The Cancer Moonshot: Ready, Willing and Able

I can't recall the last time I felt this much excitement about a State of the Union address.

President Obama's announcement of a cancer "Moonshot" - with Vice President Joe Biden at the controls - is sending positive shockwaves through the cancer community today. It is the right initiative, at the right time, with the right leader - and a test of our collective will to confront a disease that affects every American, directly or indirectly, over the course of our lifetimes.

Vice President Joe Biden and Dr. Jill Biden greet a breast cancer patient at a Susan G. Komen-sponsored Washington, D.C., breast cancer program in 2014. Komen President and CEO Dr. Judy Salerno looks on (left).

The vice president and his wife, Dr. Jill Biden, who lost their son Beau to brain cancer last year, know all too well the enormous impact that cancer can have on the lives of families in this country. But the Bidens are not newcomers to cancer advocacy. We know them at Susan G. Komen as longtime passionate advocates for breast cancer research and health outreach, and especially for programs to provide access to quality cancer care for low-income, uninsured and medically underserved people.

The vice president's compassion is palpable and authentic, and will translate, we know, into meaningful programs that will give all people a fighting chance at surviving cancer.

We saw the vice president's hand in the record levels of cancer research funding approved by Congress last year. The 6.6 percent increase was the first significant hike in federal cancer research funding in more than a decade and a step toward reversing a backward slide in federal biomedical research investment in real-dollar terms. This is important, because only the U.S. government has the resources to undertake innovative, high-risk science. Without this research, our fight against cancer and other diseases will not only take longer, but could stagnate.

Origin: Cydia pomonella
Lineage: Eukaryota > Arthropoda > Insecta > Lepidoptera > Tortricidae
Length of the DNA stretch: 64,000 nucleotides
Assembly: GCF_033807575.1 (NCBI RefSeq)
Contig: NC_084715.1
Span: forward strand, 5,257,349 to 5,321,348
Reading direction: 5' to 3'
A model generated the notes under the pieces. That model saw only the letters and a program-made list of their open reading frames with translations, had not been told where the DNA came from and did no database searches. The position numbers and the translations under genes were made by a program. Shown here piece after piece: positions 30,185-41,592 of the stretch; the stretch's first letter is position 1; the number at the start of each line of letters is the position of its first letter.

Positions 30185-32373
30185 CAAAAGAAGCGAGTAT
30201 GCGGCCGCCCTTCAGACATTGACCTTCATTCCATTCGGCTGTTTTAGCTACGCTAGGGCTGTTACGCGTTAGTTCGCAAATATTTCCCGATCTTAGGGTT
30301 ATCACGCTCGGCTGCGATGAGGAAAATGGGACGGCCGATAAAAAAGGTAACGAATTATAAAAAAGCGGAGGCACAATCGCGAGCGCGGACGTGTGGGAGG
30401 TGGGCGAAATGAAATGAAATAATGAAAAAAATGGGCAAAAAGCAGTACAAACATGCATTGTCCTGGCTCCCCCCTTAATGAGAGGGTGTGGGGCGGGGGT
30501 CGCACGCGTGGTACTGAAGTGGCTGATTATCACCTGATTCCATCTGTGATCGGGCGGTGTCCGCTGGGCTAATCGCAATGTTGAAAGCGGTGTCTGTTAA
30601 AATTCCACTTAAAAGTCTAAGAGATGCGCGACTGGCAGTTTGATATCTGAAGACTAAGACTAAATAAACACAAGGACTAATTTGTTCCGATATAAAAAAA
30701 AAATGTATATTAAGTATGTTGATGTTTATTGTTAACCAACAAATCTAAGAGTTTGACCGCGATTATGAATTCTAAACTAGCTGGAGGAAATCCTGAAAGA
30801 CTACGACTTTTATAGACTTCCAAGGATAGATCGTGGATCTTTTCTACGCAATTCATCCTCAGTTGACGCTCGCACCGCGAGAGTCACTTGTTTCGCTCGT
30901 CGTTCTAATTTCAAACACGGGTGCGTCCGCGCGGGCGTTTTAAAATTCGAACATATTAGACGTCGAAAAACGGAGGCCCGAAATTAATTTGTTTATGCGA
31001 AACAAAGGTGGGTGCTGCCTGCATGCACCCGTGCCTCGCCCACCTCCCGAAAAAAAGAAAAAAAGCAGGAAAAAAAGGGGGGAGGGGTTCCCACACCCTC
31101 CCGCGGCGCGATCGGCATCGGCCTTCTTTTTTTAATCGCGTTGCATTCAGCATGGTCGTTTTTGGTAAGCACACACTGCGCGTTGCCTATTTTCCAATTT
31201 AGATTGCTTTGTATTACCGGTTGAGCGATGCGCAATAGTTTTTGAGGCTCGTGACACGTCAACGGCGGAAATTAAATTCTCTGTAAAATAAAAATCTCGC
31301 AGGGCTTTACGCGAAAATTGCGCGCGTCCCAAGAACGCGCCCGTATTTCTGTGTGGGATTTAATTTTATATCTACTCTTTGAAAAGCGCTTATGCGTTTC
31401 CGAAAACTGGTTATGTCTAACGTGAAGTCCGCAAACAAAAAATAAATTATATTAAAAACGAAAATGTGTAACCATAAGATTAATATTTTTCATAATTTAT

We agree with the vice president that cancer organizations and institutions have an obligation to advance the research by pooling our expertise and working together to bring the benefits of the science to patients as quickly as possible - especially those patients suffering from aggressive and metastatic forms of cancer. They need the benefit of clinical trials and advanced treatments that will prolong lives while we seek cures.

Many organizations are already sharing information and pooling programs, mindful of the urgency to reduce the intolerable social and economic costs of cancer, which were estimated in 2009 at $216 billion annually.

The human cost - of loved ones lost or suffering - cannot be estimated.

This is why the cancer community is willing, it is able, and it is more than ready to run this last mile in mankind's long journey against a cunning killer. The vice president has already begun reaching out to those who can make this difference.

And just as our society rallied to achieve a moon landing 50 years ago, we are also willing to do our part to, as the President so eloquently put it, "make America the country that cures cancer once and for all."